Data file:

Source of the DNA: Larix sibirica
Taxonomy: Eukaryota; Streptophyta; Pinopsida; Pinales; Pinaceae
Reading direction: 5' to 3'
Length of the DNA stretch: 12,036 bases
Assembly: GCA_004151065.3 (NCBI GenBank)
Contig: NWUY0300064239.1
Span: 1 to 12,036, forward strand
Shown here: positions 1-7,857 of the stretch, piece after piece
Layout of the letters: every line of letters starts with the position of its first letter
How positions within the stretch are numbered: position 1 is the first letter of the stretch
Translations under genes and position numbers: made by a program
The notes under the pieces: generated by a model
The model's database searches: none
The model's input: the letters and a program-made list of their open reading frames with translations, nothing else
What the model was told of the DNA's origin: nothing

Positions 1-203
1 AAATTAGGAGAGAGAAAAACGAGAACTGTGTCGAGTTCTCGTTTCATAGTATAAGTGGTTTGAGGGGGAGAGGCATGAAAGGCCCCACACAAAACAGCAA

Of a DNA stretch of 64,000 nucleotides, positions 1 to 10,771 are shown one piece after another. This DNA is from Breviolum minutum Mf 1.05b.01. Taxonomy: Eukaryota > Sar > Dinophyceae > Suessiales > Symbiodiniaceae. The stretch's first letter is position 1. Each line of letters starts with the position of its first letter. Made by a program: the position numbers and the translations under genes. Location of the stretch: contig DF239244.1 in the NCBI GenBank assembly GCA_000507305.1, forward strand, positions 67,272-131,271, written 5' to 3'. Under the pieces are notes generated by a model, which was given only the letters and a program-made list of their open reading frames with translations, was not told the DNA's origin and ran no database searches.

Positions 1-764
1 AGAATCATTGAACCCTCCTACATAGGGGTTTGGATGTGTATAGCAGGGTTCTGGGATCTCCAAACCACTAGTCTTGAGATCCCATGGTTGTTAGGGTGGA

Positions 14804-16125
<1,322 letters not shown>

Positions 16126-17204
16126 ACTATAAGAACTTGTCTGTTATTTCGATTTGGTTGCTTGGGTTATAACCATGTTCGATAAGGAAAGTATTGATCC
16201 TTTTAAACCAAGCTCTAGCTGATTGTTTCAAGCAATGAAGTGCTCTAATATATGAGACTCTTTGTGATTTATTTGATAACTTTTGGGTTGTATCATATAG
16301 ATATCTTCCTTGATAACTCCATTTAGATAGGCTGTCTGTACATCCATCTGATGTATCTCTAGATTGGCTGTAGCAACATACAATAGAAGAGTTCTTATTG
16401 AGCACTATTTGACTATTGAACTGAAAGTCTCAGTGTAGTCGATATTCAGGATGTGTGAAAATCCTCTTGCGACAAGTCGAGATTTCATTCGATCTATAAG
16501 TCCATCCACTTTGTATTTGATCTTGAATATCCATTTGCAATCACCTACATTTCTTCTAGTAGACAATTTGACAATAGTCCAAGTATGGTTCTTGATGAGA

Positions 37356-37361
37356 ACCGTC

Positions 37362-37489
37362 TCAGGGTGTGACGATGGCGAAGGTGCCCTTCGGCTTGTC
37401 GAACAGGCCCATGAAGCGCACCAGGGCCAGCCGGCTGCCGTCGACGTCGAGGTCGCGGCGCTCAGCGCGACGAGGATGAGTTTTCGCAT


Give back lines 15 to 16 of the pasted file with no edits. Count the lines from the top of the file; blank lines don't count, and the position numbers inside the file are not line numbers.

What the model was told of the DNA's origin: nothing

Positions 1-203